Ascension Parish President Kenny Matassa could not say when debris removal will begin in the parish, but he urged residents to separate their debris into three piles: appliances, trees and branches, and other household items such as furniture and carpet. The parish will use its existing debris removal contractor, DRC, he said. An emergency contract won't be necessary, he added.

There are several important things people should remember to do as they put out the debris for pickup.

The state Department of Environmental Quality released guidelines this week on how best to get debris out to the curb for easier pickup.

While keeping the debris away from telephone poles, fire hydrants or other objects that could make picking up the debris difficult, people cleaning out their homes are asked to create five piles – yard waste, household chemicals and paint, appliances, electronic equipment, and building materials and furniture.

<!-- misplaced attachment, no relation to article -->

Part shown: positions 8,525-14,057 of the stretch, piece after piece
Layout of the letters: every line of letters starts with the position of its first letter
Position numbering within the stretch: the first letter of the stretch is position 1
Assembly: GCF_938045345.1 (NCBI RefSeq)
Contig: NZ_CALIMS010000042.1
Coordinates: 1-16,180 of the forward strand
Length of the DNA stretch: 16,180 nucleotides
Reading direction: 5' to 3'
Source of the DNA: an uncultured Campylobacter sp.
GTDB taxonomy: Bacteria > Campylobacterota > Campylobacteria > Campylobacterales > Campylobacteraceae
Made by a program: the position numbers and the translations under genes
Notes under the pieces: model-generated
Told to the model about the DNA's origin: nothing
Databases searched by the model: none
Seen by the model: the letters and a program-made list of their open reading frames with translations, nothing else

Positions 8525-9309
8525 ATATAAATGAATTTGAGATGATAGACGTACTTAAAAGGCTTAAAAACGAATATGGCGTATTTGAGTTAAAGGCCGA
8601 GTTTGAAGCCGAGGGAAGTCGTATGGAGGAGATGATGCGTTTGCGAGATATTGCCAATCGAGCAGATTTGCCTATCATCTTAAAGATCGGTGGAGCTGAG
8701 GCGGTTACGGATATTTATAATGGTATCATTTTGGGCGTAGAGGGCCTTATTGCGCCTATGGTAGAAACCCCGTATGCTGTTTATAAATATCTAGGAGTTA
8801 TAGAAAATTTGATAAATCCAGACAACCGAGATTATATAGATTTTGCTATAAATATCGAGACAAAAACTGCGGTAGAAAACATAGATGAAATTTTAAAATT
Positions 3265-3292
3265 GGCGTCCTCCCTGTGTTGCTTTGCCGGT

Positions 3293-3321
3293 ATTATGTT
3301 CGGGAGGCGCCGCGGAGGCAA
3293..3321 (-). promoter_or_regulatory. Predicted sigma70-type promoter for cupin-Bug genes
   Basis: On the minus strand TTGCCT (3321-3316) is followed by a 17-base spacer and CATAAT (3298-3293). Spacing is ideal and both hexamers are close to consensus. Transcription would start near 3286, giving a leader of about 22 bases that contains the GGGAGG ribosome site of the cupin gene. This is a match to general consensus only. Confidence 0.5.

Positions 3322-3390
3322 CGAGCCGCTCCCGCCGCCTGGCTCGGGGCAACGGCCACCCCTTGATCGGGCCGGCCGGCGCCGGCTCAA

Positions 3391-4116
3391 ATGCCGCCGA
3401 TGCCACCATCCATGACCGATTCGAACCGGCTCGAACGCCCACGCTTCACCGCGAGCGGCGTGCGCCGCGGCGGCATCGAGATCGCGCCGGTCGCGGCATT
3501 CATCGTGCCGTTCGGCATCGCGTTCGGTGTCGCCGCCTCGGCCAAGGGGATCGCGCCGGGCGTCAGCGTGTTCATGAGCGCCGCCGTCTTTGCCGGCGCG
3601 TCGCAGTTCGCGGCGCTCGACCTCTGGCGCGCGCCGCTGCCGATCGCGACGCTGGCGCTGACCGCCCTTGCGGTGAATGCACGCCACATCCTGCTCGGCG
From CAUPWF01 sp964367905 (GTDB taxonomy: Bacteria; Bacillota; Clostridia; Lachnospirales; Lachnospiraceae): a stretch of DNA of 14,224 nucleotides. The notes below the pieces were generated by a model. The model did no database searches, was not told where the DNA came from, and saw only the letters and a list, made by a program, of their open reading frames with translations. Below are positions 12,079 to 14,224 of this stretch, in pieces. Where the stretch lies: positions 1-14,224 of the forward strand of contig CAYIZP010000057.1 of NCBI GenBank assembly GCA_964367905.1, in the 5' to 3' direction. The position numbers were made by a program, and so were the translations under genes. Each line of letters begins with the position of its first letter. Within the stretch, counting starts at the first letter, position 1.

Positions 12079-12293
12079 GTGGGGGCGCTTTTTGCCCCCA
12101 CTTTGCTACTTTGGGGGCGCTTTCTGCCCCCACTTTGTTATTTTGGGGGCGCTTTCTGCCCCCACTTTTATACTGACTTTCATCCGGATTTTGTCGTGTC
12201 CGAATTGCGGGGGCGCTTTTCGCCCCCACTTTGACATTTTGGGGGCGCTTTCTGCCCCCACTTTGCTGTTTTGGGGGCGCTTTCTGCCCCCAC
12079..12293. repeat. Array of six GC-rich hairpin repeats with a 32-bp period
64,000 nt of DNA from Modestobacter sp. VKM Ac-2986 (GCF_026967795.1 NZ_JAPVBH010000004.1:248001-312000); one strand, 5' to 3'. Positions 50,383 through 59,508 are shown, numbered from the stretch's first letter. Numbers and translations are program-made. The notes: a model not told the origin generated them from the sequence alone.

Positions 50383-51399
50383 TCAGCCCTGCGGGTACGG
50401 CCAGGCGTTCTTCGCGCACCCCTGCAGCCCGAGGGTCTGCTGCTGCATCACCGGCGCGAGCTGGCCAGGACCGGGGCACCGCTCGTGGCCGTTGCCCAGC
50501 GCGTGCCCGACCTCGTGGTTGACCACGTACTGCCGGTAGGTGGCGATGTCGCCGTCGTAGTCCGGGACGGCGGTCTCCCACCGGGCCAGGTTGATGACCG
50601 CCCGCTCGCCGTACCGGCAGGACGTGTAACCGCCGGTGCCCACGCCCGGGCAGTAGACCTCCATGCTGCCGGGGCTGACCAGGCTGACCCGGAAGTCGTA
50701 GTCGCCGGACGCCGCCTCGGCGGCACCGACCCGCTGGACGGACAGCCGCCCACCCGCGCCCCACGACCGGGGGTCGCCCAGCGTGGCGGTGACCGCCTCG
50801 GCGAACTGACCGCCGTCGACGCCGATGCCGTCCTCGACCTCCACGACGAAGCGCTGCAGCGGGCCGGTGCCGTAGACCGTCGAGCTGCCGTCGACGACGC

Debbie Boyd, who lives in the 1400 block of South Sherwood Forest, is afraid that piles of debris could attract critters and other unwanted vermin if allowed to sit too long.

The trash mounds definitely aren't helping with the foul stench that has been permeating through the subdivision since floodwaters dried up, leaving mud covered sidewalks and streets in its wake.

"Anything over a week, I think, is too long," Boyd said about debris pick-up.

“People are going to have to be patient,” said Greg Langley with the state Department of Environmental Quality. “They can make it easier by segregating it into five different waste streams.”

The city-parish is also asking that sandbags not be put in garbage carts because they’ll rip out the bottom when the truck tries to pick them up.


Staff writers Andrea Gallo and Joe Gyan contributed to this story

Follow Amy Wold on Twitter, @awold10.